of participants ‘Strongly Agreed’ and ‘Agreed’


Having worked in the democracic engagement sphere since 2015, we have observed that democratic engagement initiatives; in particular, voter registration drives, intensify in the months leading up to a general or local election. Whereas these initiatives have been successful in ensuring that young people’s voices are better represented, the action of voter registration alone does not demonstrate an understanding of democratic process or a willingness to participate in elections. Such knowledge cannot be acquired indirectly from the rest of the education curriculum prior to high-salience elections. If the goal is to ensure that we have a thriving and vibrant democratic culture and appreciation of elections, political literacy deserves a separate, special space in young people’s studies, with impartiality being a key component of this process. This is also confirmed by the results we obtained from polling 1,573 Political Literacy programme participants in the past academic year - 79% of students shared with us that they wish political literacy had a greater presence in their education at school, while 71.8% answered ‘Yes’ to the question ‘Should there be a GCSE in Politics’? These results demonstrate that there is certainly a strong appetite on the side of young people for having more opportunities at school to acquire fundamental political knowledge. They also bring up the question of who should be responsible for providing such knowledge to young people. Given the Electoral Commission’s impeccable reputation as an impartial source and their expertise in educating individuals about elections, we recommend that the Electoral Commission extends its role to encompass overseeing the commissioning of political literacy resource creation for young people across the UK. The Commission should also oversee the resources’  implementation at schools with the help of organisations working in the democratic engagement sector, who have built strong and trusting working relationships with teachers and Senior Leadership Teams across the country.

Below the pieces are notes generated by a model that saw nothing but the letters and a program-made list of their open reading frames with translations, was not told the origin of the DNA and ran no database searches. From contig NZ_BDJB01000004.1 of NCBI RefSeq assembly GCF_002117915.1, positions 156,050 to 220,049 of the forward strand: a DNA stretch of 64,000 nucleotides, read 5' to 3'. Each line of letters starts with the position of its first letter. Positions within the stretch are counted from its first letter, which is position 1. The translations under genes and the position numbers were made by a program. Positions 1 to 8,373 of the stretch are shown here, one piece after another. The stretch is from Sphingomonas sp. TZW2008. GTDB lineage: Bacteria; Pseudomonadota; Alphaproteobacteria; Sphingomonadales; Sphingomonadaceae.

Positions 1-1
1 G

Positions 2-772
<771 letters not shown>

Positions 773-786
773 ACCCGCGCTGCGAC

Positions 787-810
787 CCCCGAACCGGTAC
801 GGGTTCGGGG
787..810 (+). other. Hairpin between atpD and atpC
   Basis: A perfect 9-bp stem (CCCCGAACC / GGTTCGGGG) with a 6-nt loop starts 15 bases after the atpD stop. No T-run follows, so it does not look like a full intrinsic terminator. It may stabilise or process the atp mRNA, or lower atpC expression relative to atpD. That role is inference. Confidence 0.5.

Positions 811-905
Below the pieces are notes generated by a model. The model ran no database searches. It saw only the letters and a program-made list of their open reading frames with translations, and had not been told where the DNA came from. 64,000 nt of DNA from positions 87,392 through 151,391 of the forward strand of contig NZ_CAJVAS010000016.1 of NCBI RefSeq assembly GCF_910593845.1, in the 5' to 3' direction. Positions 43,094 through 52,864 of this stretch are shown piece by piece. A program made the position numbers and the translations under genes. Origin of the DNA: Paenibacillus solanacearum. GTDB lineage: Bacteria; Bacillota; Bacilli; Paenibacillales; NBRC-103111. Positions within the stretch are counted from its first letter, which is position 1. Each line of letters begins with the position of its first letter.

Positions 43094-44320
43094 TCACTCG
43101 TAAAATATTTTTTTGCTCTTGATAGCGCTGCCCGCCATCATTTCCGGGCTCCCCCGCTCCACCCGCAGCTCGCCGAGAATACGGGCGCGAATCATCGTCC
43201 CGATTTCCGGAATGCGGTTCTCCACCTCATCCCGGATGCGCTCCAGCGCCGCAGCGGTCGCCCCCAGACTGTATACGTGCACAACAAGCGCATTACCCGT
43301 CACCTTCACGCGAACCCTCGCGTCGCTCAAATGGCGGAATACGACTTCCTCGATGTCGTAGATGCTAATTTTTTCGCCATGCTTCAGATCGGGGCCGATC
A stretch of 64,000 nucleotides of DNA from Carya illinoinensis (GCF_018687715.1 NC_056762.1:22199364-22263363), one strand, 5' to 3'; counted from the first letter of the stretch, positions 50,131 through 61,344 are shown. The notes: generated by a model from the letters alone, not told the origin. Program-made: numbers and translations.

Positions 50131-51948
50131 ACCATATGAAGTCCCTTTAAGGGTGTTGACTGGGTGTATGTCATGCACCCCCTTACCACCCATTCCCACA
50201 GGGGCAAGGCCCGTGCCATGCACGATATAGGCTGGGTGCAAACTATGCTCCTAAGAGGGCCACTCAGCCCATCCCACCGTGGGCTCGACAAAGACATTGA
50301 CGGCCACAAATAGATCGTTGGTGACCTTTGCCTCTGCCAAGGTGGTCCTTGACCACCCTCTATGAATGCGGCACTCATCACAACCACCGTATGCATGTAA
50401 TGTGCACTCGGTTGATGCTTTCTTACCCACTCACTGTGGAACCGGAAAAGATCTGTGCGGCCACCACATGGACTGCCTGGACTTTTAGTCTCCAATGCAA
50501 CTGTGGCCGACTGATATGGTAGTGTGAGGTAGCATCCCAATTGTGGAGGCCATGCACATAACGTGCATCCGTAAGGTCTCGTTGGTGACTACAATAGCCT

1. Extensive training support for teachers


The irregular nature of these democratic engagement initiatives also means that educational settings and professionals are unprepared for effective discussions around the meaning of voting, elections and politics in general. This was confirmed by our experience in the lead up to the December 2019 General Election when we ran a series of voter registration drives together with our signature Introduction to Political Literacy workshop in fifteen London-based sixth forms and colleges. We had an uptake of teachers contacting us last minute, asking for us to provide their students with fundamental understanding of democatic elections and the role of Parliament, while ensuring that they are registered to vote. Whereas we gathered positive feedback from teachers and young people (87% of students shared that they feel confident to make informed voting decisions after workshop participation), our experience showcases a more worrying trend - educators feel increasingly unprepared and lack the confidence to discuss complex topics, such as politics, at a time when individuals feel the direct consequences of policies.


Already in advance of the May 2021 Local and Mayoral Elections, we are seeing a growing anxiety in teachers to integrate the topic of elections in their classrooms. Educational resources on political and media literacy, such as the ones we produced at the start of the pandemic, could be useful in helping educators feel more comfortable discussing democratic engagement with their students; however, they only scratch the surface of the conversations young people should be exposed to ensure that they truly understand how British democracy operates. For this reason, for the past academic year we have been providing our Political Literacy programme to secondary schools and colleges in seven areas with some of the lowest levels of voter turnout in local elections. Those areas are also expected to have Local and Mayoral Elections in 2021. Preliminary informal interviews with teachers has confirmed our suspicions that the irregularity of democratic engagement initiatives does not suffice in ensuring that pupils are effectively prepared for civic participation, and it further feeds into teachers’ insecurity to tackle politics in an impartial and unbiased manner. At the same time, 97% of teachers, who have received political literacy training and have delivered our programme independently (with the use of our E-portal), report back that the experience has enabled them to improve their teaching practices and to feel more confident in preparing their students for active participation in democratic life. This demonstrates that regular training and all-year-round exposure to political literacy can be an effective solution to teachers’ depleting confidence to teach politics at schools.